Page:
When the last ultrasonic bath in the lab was getting a bit cranky it was replaced. I think it ended up in someones garage.

Jaded

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Re: Ultrasonic cleaners
« Reply #5 on: May 29, 2012, 04:06:00 pm »
A mate has a £400 one that he uses to clean bike carburettors etc. says it is magic. Very magic.
If you don't like your democracy, vote against it.

Woofage

  • Ain't no hooves on my bike.
Re: Ultrasonic cleaners
« Reply #6 on: May 29, 2012, 04:29:54 pm »
UCs are indeed magic. Mine is an essential tool of my trade (it *only* cost about £250 and was worth every penny).

The cheaper ones will work but you have to persevere. Use warm water and a strong detergent in the cleaner's bath.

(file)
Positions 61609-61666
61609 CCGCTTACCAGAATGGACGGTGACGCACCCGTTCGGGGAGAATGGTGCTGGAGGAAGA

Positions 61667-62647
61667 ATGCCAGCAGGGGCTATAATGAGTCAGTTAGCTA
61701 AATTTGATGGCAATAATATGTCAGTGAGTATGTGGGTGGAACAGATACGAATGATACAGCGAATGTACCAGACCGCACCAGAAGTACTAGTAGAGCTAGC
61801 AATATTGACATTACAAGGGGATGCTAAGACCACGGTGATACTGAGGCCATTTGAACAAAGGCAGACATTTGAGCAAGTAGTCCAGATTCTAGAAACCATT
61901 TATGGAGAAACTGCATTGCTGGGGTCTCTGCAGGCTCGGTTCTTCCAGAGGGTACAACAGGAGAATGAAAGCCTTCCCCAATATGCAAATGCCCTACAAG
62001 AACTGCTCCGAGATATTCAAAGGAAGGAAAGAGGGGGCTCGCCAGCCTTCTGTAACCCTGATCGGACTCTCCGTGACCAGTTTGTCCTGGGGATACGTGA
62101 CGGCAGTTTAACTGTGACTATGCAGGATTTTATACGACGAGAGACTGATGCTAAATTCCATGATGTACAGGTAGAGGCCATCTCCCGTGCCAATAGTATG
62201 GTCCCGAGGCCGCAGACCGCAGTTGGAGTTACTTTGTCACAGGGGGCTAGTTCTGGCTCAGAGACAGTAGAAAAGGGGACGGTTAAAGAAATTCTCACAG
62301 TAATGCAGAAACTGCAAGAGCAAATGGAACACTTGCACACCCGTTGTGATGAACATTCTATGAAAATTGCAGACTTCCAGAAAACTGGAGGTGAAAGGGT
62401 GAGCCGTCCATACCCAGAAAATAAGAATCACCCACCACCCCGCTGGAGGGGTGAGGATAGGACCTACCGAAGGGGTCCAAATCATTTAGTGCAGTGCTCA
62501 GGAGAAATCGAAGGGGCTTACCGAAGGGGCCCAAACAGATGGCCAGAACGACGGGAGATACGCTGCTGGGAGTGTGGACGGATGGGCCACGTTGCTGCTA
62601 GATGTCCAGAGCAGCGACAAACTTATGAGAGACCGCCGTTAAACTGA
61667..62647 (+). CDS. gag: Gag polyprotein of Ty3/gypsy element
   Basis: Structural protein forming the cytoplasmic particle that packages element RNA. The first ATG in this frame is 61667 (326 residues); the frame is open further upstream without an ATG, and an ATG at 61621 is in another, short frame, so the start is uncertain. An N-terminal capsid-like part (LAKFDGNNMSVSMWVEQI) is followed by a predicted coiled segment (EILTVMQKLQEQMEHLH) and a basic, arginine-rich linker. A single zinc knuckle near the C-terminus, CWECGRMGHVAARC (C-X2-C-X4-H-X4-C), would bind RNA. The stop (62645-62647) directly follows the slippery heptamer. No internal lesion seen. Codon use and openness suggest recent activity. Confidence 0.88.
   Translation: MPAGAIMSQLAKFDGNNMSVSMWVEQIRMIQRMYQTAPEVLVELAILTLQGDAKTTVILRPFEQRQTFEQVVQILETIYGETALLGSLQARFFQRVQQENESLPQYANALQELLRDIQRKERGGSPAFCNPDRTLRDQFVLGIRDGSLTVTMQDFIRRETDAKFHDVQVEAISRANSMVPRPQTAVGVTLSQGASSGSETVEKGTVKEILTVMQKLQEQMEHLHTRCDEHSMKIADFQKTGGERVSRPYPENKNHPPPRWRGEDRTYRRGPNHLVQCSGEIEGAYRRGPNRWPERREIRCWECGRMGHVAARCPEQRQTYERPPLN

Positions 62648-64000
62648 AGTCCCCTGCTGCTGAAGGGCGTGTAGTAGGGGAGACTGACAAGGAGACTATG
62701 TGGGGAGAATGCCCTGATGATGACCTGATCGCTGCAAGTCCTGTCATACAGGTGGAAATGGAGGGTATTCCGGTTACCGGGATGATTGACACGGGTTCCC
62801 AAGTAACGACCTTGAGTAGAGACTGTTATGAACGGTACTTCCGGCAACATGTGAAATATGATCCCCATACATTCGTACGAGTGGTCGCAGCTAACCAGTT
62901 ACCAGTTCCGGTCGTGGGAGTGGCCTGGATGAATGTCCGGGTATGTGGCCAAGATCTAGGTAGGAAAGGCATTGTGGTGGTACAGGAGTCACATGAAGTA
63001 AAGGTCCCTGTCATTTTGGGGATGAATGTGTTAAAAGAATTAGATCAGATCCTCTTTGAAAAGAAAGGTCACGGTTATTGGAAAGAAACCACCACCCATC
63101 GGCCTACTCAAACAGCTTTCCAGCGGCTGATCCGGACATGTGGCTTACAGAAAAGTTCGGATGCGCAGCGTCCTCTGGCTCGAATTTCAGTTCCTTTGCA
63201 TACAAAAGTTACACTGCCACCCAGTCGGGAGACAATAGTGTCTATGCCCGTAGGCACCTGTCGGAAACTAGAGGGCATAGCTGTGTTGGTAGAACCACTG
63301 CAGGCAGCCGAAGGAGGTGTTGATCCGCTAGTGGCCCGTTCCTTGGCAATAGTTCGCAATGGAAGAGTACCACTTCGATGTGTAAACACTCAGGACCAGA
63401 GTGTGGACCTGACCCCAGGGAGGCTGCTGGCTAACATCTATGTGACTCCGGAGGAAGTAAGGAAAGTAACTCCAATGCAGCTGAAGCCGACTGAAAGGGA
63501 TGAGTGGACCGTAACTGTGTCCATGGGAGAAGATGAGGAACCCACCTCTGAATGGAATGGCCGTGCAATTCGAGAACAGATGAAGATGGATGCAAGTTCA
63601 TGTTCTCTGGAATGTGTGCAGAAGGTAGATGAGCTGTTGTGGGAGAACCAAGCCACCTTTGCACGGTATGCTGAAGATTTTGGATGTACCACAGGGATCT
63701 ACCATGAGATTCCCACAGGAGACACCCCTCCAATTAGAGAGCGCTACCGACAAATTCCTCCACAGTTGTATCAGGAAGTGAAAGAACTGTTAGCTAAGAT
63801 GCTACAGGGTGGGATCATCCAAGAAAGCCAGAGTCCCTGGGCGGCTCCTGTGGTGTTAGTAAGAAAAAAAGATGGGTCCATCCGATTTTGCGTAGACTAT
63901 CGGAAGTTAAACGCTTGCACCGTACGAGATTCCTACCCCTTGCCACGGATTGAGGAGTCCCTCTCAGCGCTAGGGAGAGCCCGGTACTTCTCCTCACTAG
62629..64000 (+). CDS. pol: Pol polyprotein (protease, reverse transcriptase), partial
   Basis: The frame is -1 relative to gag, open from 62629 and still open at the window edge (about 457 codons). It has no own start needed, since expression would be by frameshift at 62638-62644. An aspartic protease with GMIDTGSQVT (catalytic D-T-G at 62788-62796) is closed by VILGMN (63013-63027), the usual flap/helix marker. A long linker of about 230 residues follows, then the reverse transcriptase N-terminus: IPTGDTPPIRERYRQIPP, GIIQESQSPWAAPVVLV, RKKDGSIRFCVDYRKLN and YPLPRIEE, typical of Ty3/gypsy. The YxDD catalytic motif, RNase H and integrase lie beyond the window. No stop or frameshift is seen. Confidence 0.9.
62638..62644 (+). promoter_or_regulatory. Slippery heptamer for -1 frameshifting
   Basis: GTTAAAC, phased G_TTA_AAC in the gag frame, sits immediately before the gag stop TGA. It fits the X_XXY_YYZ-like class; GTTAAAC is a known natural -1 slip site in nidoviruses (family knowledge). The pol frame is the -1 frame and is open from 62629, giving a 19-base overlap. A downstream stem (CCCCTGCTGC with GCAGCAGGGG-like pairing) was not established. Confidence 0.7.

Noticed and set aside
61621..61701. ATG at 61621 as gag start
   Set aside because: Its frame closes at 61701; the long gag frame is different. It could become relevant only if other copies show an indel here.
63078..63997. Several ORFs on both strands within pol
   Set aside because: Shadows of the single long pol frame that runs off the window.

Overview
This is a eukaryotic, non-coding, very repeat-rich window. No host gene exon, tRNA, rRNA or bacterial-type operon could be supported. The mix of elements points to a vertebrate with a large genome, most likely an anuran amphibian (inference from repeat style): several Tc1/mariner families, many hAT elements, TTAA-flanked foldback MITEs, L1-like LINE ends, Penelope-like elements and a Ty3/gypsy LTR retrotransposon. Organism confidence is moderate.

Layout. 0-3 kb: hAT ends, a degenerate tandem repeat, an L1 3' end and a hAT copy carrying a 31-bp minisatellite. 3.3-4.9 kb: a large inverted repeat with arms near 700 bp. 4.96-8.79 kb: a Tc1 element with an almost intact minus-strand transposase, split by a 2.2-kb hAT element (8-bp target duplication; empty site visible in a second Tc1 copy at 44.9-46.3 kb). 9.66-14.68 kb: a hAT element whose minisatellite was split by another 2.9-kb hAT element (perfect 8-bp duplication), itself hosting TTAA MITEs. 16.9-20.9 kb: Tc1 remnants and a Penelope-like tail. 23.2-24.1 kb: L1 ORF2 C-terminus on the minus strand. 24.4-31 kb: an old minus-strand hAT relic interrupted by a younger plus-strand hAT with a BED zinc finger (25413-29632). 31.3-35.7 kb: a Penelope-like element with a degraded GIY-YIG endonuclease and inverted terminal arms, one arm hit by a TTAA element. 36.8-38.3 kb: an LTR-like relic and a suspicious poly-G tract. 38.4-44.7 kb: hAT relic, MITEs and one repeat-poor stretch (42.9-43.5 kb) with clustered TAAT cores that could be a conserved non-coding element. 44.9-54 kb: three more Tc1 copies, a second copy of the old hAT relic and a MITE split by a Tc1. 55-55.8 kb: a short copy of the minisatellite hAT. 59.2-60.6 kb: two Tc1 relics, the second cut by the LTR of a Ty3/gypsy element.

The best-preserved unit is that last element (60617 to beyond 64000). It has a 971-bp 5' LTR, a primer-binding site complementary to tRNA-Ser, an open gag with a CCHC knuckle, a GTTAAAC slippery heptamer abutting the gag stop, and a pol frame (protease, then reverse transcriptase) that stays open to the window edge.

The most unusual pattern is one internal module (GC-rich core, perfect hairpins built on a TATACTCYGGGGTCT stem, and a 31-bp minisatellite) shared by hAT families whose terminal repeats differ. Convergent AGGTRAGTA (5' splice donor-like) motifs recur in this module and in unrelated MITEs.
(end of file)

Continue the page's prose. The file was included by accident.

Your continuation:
Pen Pusher

Re: Ultrasonic cleaners
« Reply #7 on: May 29, 2012, 07:34:01 pm »
I have a ~£130.00 one and even after a 40 minute session, I'm still having to wash off oily residue with Fairy liquid, hot water and elbow grease.
I bought it to avoid exactly this  >:(.

I've tried a variety of solvents:
Gunk - Messy and ineffective.
Elma Clean 75 - Essentially industrial strength ammonia used by jewellers to clean up their trinkets - wholly ineffective. There's also the issue of what to do with the stuff afterwards...
Halfords Citrus Degreaser -  the most effective so far, but still demands an unimpressive amount of hand finishing  :(

I have access to plentiful supplies of Isopropyl alcohol (as recommended by TimO, I think) but TBH I fear for my wooden shed and it's resistance to Fire.
Isopropyl has a stupidly low flashpoint, something like 13°C, and the US cleaner runs up to 65°C - Or am I totally misunderstanding The Physics Of Stuff?

I'd welcome any suggestions as to what solvent is best.